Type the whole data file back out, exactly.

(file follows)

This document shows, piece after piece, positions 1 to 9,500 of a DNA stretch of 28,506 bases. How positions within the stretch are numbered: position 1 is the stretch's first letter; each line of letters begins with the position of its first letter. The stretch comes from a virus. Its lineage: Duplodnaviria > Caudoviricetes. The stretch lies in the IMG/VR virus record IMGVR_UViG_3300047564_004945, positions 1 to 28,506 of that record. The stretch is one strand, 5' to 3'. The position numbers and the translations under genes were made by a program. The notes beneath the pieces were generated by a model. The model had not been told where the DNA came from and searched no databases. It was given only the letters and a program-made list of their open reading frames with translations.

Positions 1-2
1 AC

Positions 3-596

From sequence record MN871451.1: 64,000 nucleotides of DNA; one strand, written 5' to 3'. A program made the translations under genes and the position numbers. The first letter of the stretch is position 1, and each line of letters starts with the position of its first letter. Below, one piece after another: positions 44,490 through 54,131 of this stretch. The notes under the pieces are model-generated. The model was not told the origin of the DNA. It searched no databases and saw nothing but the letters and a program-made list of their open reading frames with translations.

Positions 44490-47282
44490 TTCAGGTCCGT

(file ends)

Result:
This document shows, piece after piece, positions 1 to 9,500 of a DNA stretch of 28,506 bases. How positions within the stretch are numbered: position 1 is the stretch's first letter; each line of letters begins with the position of its first letter. The stretch comes from a virus. Its lineage: Duplodnaviria > Caudoviricetes. The stretch lies in the IMG/VR virus record IMGVR_UViG_3300047564_004945, positions 1 to 28,506 of that record. The stretch is one strand, 5' to 3'. The position numbers and the translations under genes were made by a program. The notes beneath the pieces were generated by a model. The model had not been told where the DNA came from and searched no databases. It was given only the letters and a program-made list of their open reading frames with translations.

Positions 1-2
1 AC

Positions 3-596

From sequence record MN871451.1: 64,000 nucleotides of DNA; one strand, written 5' to 3'. A program made the translations under genes and the position numbers. The first letter of the stretch is position 1, and each line of letters starts with the position of its first letter. Below, one piece after another: positions 44,490 through 54,131 of this stretch. The notes under the pieces are model-generated. The model was not told the origin of the DNA. It searched no databases and saw nothing but the letters and a program-made list of their open reading frames with translations.

Positions 44490-47282
44490 TTCAGGTCCGT